Adaptation and survival often go hand in hand. True, some companies, such as Coca-Cola (NYSE:KO), can figure out one thing, do it extremely well and enjoy success for decade after decade. For other major companies, though, continued prosperity has come from management teams willing to see a different future for the company and unafraid of making large scale changes to the enterprise. (For related reading, also take a look at Behind The Big Brands.)
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DuPont (NYSE:DD) is a great starting point when talking about companies that have adapted over time. Now known as one of the world's largest chemical companies, DuPont got its start in gunpowder. DuPont was so successful in gunpowder, in fact, that the company supplied something like h of the Union's needs during the Civil War.
From its origins in explosives, DuPont ultimately added other businesses like lacquers and synthetic rubber before inventing the first polyesters, nylon, Teflon and the first phenothiazine insecticide. Along the way, the company continued to pioneer new plastics and synthetics, but also products in fields like crop science (seeds and fertilizers), healthcare, electronics and nutrition. In many cases, DuPont has been the first in the field to develop a new compound or product, and the company continues to support a rare commitment to R&D for a company of its size and age.
From its legendary start in a garage in Palo Alto, Hewlett-Packard (NYSE:HPQ) has changed a lot over the years. Starting off with audio oscillators, the company quickly expanded into a range of electronic test equipment products like oscilloscopes, wave analyzers, and so on. It wasn't really until the 1960s and 1970s that HP started to look more like the HP of today (the test equipment business was spun off with Agilent (NYSE:A) in 1999). At that point the company added products like computers and calculators before expanding in the 1980s, 1990s and 2000s into printers, storage, services and so on.
Readers may argue that DuPont has always been a chemical company (gunpowder and explosives are chemicals, after all) and Hewlett-Packard has always been an electronics firm. Fair enough. But what of Nokia (NYSE:NOK)?
Known now as the world's largest cell phone maker, Nokia started off as a pulp-and-paper company in the mid-1800s before expanding into power generation around 1900. Nokia ultimately added operations in fields like rubber and telephone equipment and cables through a merger in the 1960s. Even more diversification followed, bringing the company into markets like televisions, computers, plastics and so on.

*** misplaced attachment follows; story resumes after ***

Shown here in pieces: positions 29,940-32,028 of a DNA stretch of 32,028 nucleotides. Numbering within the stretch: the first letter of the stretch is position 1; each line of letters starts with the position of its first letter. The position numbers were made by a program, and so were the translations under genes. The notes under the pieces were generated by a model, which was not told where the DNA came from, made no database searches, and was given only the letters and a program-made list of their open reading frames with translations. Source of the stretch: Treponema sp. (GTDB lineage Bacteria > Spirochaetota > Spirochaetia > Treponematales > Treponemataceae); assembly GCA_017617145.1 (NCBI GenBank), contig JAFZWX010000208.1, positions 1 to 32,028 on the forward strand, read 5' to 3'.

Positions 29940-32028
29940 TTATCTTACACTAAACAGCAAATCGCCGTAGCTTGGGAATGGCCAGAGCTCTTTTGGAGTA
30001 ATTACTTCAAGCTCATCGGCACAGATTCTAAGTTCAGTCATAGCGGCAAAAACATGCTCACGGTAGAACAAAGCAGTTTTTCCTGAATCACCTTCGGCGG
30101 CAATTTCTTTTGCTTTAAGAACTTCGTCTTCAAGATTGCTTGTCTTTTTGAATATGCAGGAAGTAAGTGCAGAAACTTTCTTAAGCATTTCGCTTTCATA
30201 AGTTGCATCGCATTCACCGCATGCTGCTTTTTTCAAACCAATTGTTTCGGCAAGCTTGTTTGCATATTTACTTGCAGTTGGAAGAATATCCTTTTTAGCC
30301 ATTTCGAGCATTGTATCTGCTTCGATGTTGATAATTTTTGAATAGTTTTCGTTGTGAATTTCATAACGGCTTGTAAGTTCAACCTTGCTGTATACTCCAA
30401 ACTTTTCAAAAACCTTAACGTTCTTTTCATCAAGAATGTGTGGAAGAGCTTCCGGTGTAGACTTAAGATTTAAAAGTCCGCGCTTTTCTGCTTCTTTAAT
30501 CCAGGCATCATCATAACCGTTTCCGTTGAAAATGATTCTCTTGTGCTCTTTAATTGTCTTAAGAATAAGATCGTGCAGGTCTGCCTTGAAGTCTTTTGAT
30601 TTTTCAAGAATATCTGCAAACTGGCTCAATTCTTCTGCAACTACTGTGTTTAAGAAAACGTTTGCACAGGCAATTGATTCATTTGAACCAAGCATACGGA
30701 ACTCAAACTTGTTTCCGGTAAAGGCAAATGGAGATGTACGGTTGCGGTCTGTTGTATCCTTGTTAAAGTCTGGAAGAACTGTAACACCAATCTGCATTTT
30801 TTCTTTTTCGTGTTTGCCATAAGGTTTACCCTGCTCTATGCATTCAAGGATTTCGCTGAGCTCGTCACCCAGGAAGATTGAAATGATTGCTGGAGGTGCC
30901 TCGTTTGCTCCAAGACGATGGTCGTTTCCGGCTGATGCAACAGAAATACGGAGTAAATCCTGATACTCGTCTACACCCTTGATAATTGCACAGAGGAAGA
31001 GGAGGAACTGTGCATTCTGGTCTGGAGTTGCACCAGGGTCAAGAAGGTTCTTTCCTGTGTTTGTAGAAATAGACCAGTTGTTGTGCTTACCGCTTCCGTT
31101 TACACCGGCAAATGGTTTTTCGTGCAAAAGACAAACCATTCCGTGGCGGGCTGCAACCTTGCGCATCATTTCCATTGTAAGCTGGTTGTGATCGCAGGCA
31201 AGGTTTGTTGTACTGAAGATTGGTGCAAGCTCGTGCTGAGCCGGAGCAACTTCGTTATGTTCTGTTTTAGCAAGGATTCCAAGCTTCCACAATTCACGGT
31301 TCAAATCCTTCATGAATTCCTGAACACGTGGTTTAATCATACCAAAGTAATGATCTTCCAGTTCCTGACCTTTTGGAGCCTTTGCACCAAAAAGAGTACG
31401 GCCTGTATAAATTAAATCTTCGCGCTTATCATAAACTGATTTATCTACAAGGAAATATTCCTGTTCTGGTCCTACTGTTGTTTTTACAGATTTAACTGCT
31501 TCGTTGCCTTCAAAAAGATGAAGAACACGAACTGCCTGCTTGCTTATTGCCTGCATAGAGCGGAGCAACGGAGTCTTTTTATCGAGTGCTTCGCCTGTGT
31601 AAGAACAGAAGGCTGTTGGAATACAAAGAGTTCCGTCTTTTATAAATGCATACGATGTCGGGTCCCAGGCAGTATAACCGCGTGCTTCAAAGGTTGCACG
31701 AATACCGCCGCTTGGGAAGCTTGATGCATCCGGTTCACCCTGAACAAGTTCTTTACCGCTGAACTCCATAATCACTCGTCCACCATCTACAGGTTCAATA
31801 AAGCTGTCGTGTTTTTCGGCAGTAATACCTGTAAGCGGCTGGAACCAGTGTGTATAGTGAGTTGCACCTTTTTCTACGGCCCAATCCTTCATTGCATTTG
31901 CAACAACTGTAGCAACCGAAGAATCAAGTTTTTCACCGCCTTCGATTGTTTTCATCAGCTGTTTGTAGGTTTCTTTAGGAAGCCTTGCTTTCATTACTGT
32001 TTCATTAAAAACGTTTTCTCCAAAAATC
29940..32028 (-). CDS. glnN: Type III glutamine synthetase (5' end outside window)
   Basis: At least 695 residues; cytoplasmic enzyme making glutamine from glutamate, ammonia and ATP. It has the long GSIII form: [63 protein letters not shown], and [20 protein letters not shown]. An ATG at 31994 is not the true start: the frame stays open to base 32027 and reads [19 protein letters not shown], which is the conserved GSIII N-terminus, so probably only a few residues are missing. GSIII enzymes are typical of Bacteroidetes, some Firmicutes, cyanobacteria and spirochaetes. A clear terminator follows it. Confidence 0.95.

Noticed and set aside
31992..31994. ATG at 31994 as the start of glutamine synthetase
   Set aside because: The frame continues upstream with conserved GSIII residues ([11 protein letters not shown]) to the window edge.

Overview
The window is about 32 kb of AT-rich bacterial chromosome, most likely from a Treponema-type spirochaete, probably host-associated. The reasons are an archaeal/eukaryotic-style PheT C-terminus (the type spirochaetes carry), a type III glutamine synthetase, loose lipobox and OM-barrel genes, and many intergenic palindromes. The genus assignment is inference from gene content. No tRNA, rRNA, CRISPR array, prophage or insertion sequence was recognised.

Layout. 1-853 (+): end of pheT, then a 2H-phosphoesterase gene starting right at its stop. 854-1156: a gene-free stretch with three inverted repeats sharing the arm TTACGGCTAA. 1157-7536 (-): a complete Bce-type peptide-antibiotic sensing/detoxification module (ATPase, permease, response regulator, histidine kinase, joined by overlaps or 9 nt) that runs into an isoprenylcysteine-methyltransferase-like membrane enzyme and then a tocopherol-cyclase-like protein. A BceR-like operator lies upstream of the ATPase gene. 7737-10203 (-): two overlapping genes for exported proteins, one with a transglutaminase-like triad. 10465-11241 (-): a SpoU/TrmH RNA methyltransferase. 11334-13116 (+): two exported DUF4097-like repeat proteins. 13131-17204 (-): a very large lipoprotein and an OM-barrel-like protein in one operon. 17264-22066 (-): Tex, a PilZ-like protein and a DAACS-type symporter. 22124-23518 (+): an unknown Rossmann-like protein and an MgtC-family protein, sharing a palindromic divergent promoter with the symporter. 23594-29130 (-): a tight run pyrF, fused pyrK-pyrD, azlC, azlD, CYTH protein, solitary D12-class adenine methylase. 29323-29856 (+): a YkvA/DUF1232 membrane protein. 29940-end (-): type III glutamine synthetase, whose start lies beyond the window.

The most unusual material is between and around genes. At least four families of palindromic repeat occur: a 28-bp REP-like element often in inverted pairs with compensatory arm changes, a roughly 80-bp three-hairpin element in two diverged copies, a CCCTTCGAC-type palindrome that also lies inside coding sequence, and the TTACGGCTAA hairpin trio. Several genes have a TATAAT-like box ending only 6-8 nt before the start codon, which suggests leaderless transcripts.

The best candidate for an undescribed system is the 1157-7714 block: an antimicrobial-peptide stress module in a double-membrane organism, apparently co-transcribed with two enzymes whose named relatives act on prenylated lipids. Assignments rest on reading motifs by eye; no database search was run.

As time went on, though, the company increasingly saw better opportunities in telephony, electronics and radio products, and ultimately combined these into mobile communications. Once the company realized the potential of its mobile communications products, it began to divest from other operations and Nokia became what it is today - a company focused on telecommunications technology.
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4. Berkshire Hathaway
There is a lot of writing about Warren Buffett that characterizes him as stubborn and inflexible, but that does not match the record of his stewardship at Berkshire Hathaway (NYSE:BRK.A). After merging his several investment partnerships into one in 1962, Mr. Buffett began accumulating the stock of textile firm Berkshire Hathaway. While Buffett did try to make a go of it in the textile business, he also began to expand his investments into other fields like insurance as he realized the prospects in textiles were not as rosy as he once thought.
Through the 1970s and into the 1980s Buffett continued to accumulate more and more insurance operations under the Berkshire umbrella, as well as investment positions in other companies like Washington Post and Coca-Cola. Berkshire Hathaway has maintained a position in the apparel industry, but has also expanded significantly into fields like building products, retailing, logistics, utilities and railroads. (To learn more about Buffett, see Rules That Warren Buffett Lives By.)
Ask someone about what they think of when they think of Apple (Nasdaq:AAPL) and the answer may well say a lot about that person's age. Anyone born before 1985 probably still thinks reflexively of Apple as a computer company - one of the pioneers of personal computers and the inventor of the still-popular "Mac" brand. If Apple had just remained a computer company, though, it is uncertain that the company would still even be in business.
It took only about a year to develop the iPod, but its launch radically changed the company. Building on the success of this portable media player, Apple then effectively created the touchscreen smartphone industry before then moving on to make the tablet computer concept a real product and an actual success. Once just a computer company, Apple is now a consumer electronics giant and whatever Apple's next move will be, nobody is expecting it to be in the traditional computer space.
The Bottom Line
"Adapt or die" may seem like a harsh directive for corporate managers, but there does seem to be a certain necessity to constantly move forward and adapt to new market opportunities. What's more, even decades of success are no guarantee that the future will work out - witness the bankruptcies of companies like Woolworth, Bethlehem Steel and Pan-Am.
Adaptive companies give themselves and their shareholders multiple shots on goal. If DuPont had never moved past gunpowder or Berkshire Hathaway has stayed focused on textiles, neither would be what they are today.
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